President Nicolás Maduro of Venezuela said Wednesday that he was open to talks with the country’s opposition but rejected a call for new elections, Russia’s RIA news agency reported.
“I am ready to sit down at the negotiating table with the opposition so that we could talk about what benefits Venezuela,” Mr. Maduro said.
It was not clear if the comments were a genuine offer for negotiations with the opposition or a bid to buy time for his embattled government.
He mentioned several possible mediators for the talks, including Mexico, Uruguay, Bolivia, Russia, the Vatican and other European governments that had encouraged dialogue. But he gave no indication of any concrete progress in arranging the talks.
The United States last week recognized the opposition leader, Juan Guaidó, as Venezuela’s acting president and has called on other countries to follow suit. Most Latin American nations have recognized Mr. Guaidó, and European Union countries on Saturday called for new elections, warning that they too would recognize the opposition leader as acting president if Mr. Maduro failed to allow a vote.
Mr. Maduro said he would support early parliamentary elections but dismissed a call for a snap presidential election following the vote last year, widely described as fraudulent, that gave him a second six-year term.
“If the imperialists want new elections, let them wait until 2025,” he said.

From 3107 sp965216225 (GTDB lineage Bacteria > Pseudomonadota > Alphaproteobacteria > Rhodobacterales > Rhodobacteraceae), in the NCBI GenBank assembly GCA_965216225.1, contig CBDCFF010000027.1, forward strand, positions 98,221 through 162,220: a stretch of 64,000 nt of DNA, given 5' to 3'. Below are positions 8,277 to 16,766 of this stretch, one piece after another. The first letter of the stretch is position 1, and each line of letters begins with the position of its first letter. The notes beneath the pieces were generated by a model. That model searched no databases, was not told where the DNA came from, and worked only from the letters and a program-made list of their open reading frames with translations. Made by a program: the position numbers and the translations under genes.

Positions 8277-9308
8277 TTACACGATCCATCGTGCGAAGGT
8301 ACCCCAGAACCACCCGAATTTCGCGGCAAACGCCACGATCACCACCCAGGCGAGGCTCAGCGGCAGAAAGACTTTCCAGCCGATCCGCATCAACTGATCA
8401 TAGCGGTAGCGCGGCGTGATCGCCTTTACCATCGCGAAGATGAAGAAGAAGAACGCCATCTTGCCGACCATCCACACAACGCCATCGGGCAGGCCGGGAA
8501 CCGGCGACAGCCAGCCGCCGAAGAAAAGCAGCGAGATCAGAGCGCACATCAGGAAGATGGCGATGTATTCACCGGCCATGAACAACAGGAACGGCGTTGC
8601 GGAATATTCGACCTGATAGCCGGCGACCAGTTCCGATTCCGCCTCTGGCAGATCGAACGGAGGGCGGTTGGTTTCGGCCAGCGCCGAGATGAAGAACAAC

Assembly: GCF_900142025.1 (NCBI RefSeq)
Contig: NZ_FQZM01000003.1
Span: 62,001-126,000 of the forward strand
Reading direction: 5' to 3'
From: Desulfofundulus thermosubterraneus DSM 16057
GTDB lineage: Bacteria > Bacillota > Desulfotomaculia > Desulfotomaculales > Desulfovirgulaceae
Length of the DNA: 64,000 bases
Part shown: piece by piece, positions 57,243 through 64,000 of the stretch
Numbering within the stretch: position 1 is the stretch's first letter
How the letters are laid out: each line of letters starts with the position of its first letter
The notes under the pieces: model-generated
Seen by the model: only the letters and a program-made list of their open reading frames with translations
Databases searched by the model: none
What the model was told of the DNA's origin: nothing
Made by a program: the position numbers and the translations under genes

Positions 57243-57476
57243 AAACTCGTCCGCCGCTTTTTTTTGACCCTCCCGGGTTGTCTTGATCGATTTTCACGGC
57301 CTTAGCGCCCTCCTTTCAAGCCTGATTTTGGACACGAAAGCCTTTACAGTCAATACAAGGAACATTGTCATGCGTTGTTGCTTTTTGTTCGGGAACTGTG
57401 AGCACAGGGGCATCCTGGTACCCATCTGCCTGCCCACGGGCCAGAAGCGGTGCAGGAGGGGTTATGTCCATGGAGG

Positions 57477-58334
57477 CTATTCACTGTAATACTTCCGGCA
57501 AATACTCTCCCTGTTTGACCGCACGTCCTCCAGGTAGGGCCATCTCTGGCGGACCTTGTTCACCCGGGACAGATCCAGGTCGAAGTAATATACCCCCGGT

China and Russia have continued to support Mr. Maduro.
Mr. Maduro also dismissed the possibility of military intervention by the United States to remove him from power, a prospect raised by John R. Bolton, the national security adviser. He called Mr. Bolton “infantile” and “clowning” for speaking to reporters while holding a notepad with the phrase “5,000 troops to Colombia” written on top.
Mr. Guaidó has called for more pressure on Mr. Maduro from abroad. “We need more sanctions from the E.U.,” he told the German daily Bild in an interview published Wednesday. “More and more people are being murdered. It is clear that the regime is absolutely corrupt.”
Mr. Guaidó said he was not preoccupied with threats of arrest or violence. “If I am always thinking of fear, I couldn’t stand here,” he said from his office in the National Assembly in Caracas, the Venezuelan capital.
“We all live at the edge of being imprisoned or even being murdered,” he added. “That, however, does not stop us from understanding our responsibility.”